Babies exposed to higher levels of organochlorine compounds in the womb go on to have worse lung function in childhood, according to new research presented today (Tuesday) at the European Respiratory Society International Congress. These compounds, which include the pesticide DDT, as well as electrical insulators and other industrial products, are now banned in most parts of the world. However, because they degrade very slowly, they are still present in the environment and in foods. Previous research has suggested links between exposure to these chemicals in the womb and parents reporting childhood respiratory diseases such as wheezing, asthma, and chest infections. The new study is the first to show a link with objective measures of lung strength and capacity in relation to low-level exposure to these chemicals. Read More

Week in Review - September 28, 2018

Children with Asthma are Less Likely to Finish School and to Work in Non-Manual Occupations

People who suffer with persistent asthma from a young age are more likely to leave school at 16 years old and those who make it to university are more likely to drop out early, according to new research presented at the European Respiratory Society International Congress. The research also suggests that when this group of children grow up, they are less likely to work in certain non-manual occupations such as police officer, clerk or foreman. Researchers behind the study say these results suggest children with asthma are disadvantaged in education and in their future work. The research was presented by Dr. Christian Schyllert, a clinician at Karolinska University Hospital in Stockholm, Sweden, and a PhD student at Ume√• University. He explained: "Asthma is one of the most common chronic diseases among children and we know that it can interfere with daily life and affect school attendance. However, we know a lot less about the impact childhood asthma has on subsequent life chances in adulthood." Read More

Week in Review - September 28, 2018

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Week in Review - September 28, 2018

Premature Brains Develop Differently in Boys and Girls

Brains of baby boys born prematurely are affected differently and more severely than premature infant girls' brains. This is according to a study published in the Springer Nature-branded journal Pediatric Research. Lead authors Amanda Benavides and Peg Nopoulos of the University of Iowa in the US used magnetic resonance imaging (MRI) scans as part of an ongoing study on premature babies to examine how the brains of baby boys and girls changed and developed. The researchers took high-quality MRI scans of the brains of 33 infants whose ages were corrected to that of one year. The sample included babies who were carried to full term (at least 38 weeks) and preterm (less than 37 weeks). The scans were analyzed in conjunction with information gathered from questionnaires completed by the infants' mothers and other data collected when they were born. Read More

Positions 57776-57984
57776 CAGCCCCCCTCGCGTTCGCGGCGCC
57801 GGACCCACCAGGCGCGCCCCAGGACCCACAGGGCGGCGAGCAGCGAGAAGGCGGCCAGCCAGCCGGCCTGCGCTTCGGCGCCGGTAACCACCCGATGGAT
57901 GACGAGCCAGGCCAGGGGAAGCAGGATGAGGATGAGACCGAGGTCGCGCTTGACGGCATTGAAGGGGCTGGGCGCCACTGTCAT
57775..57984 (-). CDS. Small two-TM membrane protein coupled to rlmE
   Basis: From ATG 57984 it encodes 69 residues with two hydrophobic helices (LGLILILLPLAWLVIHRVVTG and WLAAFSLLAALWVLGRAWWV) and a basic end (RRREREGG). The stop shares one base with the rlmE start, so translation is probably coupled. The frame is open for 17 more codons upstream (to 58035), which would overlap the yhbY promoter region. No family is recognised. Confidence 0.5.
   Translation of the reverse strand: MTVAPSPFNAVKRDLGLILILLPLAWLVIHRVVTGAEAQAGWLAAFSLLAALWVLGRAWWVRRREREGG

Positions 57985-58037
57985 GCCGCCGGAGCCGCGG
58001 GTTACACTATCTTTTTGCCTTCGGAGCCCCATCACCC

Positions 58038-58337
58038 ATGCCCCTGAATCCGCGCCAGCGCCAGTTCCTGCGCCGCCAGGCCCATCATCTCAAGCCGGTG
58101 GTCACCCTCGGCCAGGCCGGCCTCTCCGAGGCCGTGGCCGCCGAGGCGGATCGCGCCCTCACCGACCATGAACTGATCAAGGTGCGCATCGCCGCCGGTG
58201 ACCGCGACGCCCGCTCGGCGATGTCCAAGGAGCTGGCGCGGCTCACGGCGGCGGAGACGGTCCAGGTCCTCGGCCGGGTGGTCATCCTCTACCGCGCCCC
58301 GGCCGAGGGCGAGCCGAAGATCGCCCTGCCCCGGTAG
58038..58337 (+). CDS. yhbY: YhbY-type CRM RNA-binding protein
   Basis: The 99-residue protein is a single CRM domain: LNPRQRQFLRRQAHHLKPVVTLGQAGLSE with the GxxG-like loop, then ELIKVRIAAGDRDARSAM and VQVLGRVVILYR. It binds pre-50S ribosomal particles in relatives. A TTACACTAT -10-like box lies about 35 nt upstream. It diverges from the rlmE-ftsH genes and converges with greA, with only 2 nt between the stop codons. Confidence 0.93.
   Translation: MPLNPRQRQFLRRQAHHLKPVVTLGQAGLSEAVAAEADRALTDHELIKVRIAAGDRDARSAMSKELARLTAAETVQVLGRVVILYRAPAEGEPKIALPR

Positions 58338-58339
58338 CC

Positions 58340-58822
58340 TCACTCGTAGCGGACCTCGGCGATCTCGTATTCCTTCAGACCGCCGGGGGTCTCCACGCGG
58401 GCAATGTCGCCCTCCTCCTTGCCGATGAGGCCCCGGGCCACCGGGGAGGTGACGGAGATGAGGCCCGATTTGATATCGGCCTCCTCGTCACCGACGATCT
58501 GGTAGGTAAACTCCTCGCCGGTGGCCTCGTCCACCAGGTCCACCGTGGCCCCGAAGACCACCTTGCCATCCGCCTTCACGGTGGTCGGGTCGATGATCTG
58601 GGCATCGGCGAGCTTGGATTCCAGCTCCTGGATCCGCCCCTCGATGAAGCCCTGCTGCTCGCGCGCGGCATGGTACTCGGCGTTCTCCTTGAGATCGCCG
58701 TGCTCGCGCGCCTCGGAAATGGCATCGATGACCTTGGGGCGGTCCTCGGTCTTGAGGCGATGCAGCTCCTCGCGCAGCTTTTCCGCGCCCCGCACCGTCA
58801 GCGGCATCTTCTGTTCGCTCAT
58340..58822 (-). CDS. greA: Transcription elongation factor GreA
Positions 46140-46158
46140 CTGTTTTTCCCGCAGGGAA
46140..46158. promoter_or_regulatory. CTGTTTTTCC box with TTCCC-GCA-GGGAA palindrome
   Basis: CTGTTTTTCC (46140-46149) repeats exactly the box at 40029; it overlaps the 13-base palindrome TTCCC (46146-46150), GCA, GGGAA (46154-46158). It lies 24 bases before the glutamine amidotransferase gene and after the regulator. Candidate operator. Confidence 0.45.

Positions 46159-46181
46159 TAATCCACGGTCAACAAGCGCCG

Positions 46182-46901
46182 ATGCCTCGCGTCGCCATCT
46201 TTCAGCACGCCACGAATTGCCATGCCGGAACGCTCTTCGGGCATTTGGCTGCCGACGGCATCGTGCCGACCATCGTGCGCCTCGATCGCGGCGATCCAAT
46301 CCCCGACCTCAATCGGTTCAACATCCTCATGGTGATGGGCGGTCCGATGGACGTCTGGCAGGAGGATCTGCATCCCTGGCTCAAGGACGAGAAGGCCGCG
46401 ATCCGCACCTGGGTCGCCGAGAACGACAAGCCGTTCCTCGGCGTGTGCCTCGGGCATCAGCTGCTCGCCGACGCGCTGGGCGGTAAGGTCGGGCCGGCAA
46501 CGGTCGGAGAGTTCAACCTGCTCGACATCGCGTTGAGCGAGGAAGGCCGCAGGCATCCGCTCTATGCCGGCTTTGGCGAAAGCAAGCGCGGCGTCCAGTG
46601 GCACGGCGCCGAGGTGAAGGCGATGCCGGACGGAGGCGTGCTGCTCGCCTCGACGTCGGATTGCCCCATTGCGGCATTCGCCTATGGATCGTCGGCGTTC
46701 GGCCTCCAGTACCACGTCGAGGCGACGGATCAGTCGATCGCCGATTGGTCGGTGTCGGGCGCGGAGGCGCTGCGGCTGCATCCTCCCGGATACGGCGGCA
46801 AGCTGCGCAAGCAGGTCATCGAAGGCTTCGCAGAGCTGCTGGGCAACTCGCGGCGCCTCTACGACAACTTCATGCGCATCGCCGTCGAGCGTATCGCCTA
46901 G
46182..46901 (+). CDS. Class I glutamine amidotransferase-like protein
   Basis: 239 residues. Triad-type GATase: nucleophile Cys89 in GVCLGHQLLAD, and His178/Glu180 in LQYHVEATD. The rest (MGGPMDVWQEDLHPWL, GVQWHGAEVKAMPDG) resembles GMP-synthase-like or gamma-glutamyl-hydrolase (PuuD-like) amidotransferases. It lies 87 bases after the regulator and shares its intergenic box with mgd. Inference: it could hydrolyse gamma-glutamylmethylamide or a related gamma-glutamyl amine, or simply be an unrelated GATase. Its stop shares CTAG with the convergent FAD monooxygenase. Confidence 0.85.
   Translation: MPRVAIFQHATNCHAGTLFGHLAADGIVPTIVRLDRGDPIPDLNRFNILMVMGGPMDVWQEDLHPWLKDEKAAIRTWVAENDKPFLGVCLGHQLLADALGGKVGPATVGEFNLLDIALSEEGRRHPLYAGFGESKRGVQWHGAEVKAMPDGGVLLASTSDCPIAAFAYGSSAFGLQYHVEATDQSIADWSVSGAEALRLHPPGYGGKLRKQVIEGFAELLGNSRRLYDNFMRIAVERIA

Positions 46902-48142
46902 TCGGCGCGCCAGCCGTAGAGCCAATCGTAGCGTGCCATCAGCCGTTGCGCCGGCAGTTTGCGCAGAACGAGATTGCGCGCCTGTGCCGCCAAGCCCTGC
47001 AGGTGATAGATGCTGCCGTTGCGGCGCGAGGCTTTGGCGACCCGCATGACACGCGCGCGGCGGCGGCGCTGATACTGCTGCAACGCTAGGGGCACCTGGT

Week in Review - September 28, 2018

Instilling Persistence in Children

Encouraging children "to help," rather than asking them to "be helpers," can instill persistence as they work to fulfill daily tasks that are difficult to complete, finds a new psychology study. The research, conducted by a team of New York University scientists, suggests that using verbs to talk about actions with children, such as encouraging them to help, read, and paint, may help lead to more resilience following the setbacks that they inevitably experience rather than using nouns to talk about identities -- for example, asking them to be helpers, readers, or artists. The results run somewhat counter to those of a 2014 study that showed asking children to "be helpers" instead of "to help" subsequently led them to help more. The difference between the 2014 work and the new scholarship, both of which appear in the journal Child Development, is that the latter tested what happened after children experienced setbacks while trying to help, underscoring how language choice is linked to children's perseverance. Read More

Week in Review - September 28, 2018

Scientists Reveal Drumming Helps Schoolchildren Diagnosed with Autism